Wednesday, March 29, 2023

Tirreno-Adriatico 2023: Jakobsen wins the 2nd stage, Ganna still leading, the classification

The second stage of the Tirreno Adriatico this Tuesday March 7 was intended for sprinters. 210km long between Camaiore and Follonica, the latter presented no difficulty over the entire route despite the 21.4 km loop with a 1.3 km climb at 6% at 10 km from the finish. From the start of the stage, a breakaway composed of Davide Bais (EOLO-Kometa), Mirco Maestri (EOLO-Kometa), Stefano Gandin (Team Corratec), Alessandro Iacchi (Team Corratec) and Roland Thalmann (Tudor Pro Cycling Team) never really took off and was only 2 to 3 minutes ahead of the peloton which was controlled by the sprinters teams and in particular Dylan Groenewegen’s Team Jayco AlUla and Fabio Jakobsen’s Soudal-Quick Step.

In the second part of the race, Davide Bais left his companions 73km from the finish before Stefano Gandin did the same less than 68km from the finish. Two fewer men, but a return to form for the three survivors who increased their lead from 40 seconds to around 1’30 in a few kilometers. Too little all the same facing the pace of the peloton which came back 20 kilometers from the finish. The small side was not conducive to attacks despite the acceleration of the Jumbo from Wout van Aert. In the final packing, the sprinter teams finally took the lead and so it was Fabio Jakobsen, the European champion, who won in Follonica.

What is the ranking?

Here is the classification of the Tirreno Adriatico after two stages:

  1. Filippo Gana
  2. Lennard Kamna +28s
  3. Magnus Sheffield +31s
  4. Michael Hepburn +33s
  5. Brandon Mcnulty +36s
  6. Thymen Arensman+39s
  7. Joao Almeida +41s
  8. Andreas Leknessund +41s
  9. Casper Pedersen +47s
  10. Wilco Kelderman +48s

Who are the engaged?

Mathieu van der Poel (Alpecin-Deceuninck), Julian Alaphilippe (Soudal Quick-Step), Tom Pidcock (INEOS Grenadiers), Valentin Madouas (Groupama-FDJ), Lorenzo Rota (Intermarché-Circus-Wanty), Benoit Cosnefroy (AG2R Citroën Team), Axel Zingle, Victor Lafay (Cofidis) or even Quinn Simmons (Trek-Segafredo), Wout Van Aert (Jumbo-Visma, Biniam Girmay (Intermarché-Circus-Wanty) and Peter Sagan (Total Energy), Jasper Philipsen (Alpecin-Deceuninck), Dylan Groenewegen (Team Jayco AlUla), Fabio Jakobsen (Soudal Quick-Step), Fernando Gaviria (Movistar Team), Mark Cavendish (Astana Qazaqstan Team) Nacer Bouhanni (Team Arkea-Samsic) Ben O’Connor (AG2R Citroën Team), Alexey Lutsenko (Astana Qazaqstan Team), Mikel Landa, Damiano Caruso, Santiago Buitrago (Bahrain Victorious), Jai Hindley, Aleksandr Vlasov (BORA-hansgrohe), William Martin (Cofidis), Thibaut Pinot (Groupama-FDJ), Tao Geoghegan Hart, Thymen Arensman (INEOS Grenadiers), Primoz Roglic, Wilco Kelderman (Jumbo-Visma), Enric Mas (Movistar Team), Warren Barguil, Christian Rodriguez (Team Arkéa-Samsic), Giulio Ciccone (Trek-Segafredo), Joao Almeida, Adam Yates, Brandon McNulty (UAE Team Emirates), Hugh Carthy (EF Education-EasyPost), Michael Woods (Israel-Premier Tech) and other Lorenzo Fortunato (EOLO-Kometa).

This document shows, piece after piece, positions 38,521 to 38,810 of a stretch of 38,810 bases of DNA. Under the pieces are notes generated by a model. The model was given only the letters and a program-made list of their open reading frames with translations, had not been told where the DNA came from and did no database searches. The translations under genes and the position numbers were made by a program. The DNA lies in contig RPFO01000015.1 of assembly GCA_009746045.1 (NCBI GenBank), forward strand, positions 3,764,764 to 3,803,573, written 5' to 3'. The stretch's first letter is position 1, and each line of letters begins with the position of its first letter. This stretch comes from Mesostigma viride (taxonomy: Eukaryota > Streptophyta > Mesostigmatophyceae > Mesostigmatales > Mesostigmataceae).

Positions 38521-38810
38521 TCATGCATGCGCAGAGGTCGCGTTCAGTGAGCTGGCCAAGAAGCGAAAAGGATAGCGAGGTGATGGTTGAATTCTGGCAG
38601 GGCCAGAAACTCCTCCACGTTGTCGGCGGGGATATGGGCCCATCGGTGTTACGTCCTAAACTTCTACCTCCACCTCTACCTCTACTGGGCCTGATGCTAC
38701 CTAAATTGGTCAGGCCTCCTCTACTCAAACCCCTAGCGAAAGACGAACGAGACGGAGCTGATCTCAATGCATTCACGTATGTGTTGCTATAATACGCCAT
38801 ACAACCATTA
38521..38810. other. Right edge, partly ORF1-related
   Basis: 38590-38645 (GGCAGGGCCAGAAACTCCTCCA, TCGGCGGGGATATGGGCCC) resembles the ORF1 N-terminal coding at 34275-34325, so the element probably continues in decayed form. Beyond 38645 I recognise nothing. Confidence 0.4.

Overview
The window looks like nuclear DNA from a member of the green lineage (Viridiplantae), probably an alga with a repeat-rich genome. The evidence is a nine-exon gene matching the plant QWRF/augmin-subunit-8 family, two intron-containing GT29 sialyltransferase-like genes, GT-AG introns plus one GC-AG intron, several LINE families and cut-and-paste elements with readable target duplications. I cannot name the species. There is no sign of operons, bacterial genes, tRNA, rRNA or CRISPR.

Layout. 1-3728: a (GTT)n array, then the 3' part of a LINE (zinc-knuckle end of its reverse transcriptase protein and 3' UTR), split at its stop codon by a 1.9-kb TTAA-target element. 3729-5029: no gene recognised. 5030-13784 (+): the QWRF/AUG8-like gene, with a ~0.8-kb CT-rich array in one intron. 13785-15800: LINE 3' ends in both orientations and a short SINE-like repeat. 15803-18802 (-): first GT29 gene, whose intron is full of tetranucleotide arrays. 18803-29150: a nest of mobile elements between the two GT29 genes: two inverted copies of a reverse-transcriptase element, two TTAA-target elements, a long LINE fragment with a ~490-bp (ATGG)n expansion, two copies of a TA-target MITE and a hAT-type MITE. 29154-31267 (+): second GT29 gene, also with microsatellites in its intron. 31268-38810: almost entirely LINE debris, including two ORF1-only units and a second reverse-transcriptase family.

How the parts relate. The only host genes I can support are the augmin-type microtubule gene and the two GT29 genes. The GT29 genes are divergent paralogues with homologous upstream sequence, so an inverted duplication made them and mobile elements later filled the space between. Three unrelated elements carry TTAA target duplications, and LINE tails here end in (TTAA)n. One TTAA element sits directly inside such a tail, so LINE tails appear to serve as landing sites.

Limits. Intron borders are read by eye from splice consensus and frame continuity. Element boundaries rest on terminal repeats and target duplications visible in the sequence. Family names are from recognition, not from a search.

What is the route of the Tirreno-Adriatico?

The runners have an appointment with seven stages in this mythical race. Regarding the course, there will be something for everyone with a first time trial stage then stages for sprinters and finally for the punchy climbers of this Tirreno-Adriatico

  • Stage 1 Lido di Camaiore-Lido di Camaiore (ITT), 11.5 KM
  • Stage 2 Camaiore-Follonica, 209 KM
  • Stage 3 Follonica-Foligno, 216 KM
  • Stage 4 Greccio-Tortoreto, 219 KM
  • Stage 5 Morro d’Oro-Sarnano-Sassotetto, 168 KM
  • Stage 6 Osimo Stazione-Osimo, 194 KM
  • Stage 7 San Benedetto del Tronto-San Benedetto del Tronto, 154 KM

What is the history of the Tirreno-Adriatico

Founded in 1966, this Tirreno-Adriatico event attracts Grand Tour winners like Alberto Contador, Vincenzo Nibali or Tadej Pogacar.

  • 2012: Vicenzo Nibali
  • 2013: Vicenzo Nibali
  • 2014 : Alberto Contador
  • 2015 : Nairobi Quintana
  • 2016: Greg Van Avermaet
  • 2017: Nairobi Quintana
  • 2018: Michal Kwiatkowski
  • 2019: Primoz Roglic
  • 2020: Simon Yates
  • 2021: Tadej Pogacar
  • 2022: Tadej Pogacar


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